Video Conferencing looks like it is set to become an increasingly integral tool in the business world whilst growing in all areas of communications in the next twelve months. As the technology offers cost efficiencies coupled with flexibility, it is a case of the right tool at the right time.
Indeed industry predictions from Ovum anticipate that the market for video conferencing is set to grow to $3.8bn by 2016. This would represent a 5.79% growth every year from 2011 but what are the reasons behind this predicted growth?
The Benefits of Video Conferencing
The first thing to consider are the well documented but still pertinent over arching benefits, particularly to business, of employing video conferencing. Most of these benefits revolve around the fact that video conferencing can greatly reduce the need for staff to travel, whether it be for internal meetings or third party liaisons.
Travel costs are often a significant overhead for small and large businesses alike and in the global business market that we now have, the requirement to meet colleagues, clients and suppliers in multiple locations - sometimes great distances apart - is only likely to increase. With the economic climate as it is many businesses will be looking towards a more affordable solution to carry out these meetings whilst still getting all the benefits of a face to face interaction.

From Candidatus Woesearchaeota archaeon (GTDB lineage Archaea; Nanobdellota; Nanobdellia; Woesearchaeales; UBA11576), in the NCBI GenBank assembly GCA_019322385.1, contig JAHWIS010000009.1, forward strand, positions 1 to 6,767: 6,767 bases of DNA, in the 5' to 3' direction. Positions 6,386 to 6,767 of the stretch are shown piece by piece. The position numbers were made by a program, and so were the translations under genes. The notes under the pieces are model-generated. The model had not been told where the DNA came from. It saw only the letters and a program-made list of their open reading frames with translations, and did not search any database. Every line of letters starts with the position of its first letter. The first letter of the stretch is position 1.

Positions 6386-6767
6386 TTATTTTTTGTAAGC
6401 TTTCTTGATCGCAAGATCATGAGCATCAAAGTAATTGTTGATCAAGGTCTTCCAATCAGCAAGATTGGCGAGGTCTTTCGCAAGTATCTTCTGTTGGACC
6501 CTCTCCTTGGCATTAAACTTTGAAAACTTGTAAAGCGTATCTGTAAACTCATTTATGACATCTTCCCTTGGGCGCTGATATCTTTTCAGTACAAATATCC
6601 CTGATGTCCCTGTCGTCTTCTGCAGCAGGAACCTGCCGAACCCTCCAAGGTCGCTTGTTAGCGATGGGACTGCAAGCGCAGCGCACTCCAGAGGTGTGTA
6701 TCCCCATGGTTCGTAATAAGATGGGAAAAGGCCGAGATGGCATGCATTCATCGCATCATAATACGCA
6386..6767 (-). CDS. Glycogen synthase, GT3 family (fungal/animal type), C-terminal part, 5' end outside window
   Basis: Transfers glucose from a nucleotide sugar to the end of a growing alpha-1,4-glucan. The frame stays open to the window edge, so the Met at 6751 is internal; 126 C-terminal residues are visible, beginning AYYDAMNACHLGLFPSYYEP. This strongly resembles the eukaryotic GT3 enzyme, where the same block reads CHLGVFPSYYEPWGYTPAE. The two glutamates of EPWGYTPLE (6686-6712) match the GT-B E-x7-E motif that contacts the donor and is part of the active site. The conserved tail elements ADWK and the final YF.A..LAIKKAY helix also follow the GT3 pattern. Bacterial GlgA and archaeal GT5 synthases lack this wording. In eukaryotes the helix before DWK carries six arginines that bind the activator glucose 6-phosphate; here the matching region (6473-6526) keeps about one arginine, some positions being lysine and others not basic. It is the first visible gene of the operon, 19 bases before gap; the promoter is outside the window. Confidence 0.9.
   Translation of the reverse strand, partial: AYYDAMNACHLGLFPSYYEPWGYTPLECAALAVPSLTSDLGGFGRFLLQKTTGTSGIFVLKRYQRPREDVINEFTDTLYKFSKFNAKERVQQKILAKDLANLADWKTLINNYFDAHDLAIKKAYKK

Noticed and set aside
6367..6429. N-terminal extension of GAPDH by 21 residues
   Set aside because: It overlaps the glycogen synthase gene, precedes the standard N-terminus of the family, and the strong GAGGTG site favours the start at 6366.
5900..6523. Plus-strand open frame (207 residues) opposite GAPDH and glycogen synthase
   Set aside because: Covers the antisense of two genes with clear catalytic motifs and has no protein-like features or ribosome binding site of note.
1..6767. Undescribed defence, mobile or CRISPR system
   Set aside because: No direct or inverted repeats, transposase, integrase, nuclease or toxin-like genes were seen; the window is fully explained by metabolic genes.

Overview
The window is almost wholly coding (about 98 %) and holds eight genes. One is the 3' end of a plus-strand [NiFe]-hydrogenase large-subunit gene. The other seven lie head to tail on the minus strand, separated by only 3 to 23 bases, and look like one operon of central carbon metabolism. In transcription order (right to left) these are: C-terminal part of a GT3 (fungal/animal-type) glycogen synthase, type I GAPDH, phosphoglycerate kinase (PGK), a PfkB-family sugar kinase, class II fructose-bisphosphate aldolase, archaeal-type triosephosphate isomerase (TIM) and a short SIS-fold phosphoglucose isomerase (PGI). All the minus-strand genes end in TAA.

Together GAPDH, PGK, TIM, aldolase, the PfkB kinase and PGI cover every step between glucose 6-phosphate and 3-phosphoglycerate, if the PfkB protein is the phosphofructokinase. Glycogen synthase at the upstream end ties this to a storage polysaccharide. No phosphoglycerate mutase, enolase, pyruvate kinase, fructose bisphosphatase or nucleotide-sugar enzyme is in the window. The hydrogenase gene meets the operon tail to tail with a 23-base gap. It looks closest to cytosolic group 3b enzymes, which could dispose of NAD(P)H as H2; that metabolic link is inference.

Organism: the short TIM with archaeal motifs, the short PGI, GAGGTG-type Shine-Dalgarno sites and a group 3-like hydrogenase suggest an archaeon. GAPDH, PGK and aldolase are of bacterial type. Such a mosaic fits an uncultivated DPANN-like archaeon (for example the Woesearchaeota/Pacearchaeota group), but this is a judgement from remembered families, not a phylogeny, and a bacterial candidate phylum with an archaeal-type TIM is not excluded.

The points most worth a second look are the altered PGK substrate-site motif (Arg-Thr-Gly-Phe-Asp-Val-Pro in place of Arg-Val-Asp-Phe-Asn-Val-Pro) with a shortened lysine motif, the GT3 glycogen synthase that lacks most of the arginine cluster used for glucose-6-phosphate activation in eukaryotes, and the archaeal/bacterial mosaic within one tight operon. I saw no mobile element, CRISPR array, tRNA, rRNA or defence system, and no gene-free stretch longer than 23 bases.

The cost of business travel is not only limited to the cost of a worker’s plane ticket but also includes time and productivity lost when a worker could have been in the office rather than being on the move. As businesses look to squeeze all margins, the prospect of increasing the productivity and output of all staff should be a key driver to adopting video conferencing. Moreover, the meetings themselves that are conducted as video conferences can and should be more productive in that they offer the chance for multilateral collaboration in place of bilateral phone calls or face to face meetings where budgets only allow limited attendees.
The reduced need for travel within a business can play a very significant part in a companies efforts to reduce its environmental footprint, which, as well as improving the perception of the brand (which is vital in today’s society), will go a long way to increasing the sense of staff motivation and morale throughout the company. As will the possibility of working from home which can also, in turn, lead to greater productivity amongst workers.
2011 has served up a few timely reminders of how easily business operations can be interrupted by unforeseen circumstances, particularly severe weather events and natural disasters, such as the Icelandic volcano and the Japanese earthquake/tsunami. Whenever such events occur, companies’ minds are focused more acutely on their business continuity plans and, especially where travel is likely to be disrupted (as was saliently witnessed with the Icelandic volcano) video conferencing can be seen as integral tool in keeping communication channels open and therefore the wheels of business turning.
In short video conferencing kills many birds - cost, productivity, morale, green credentials and business continuity - with one stone and, in an increasingly competitive world of greater financial as well as natural uncertainty the adoption of video conferencing is a natural fit for business.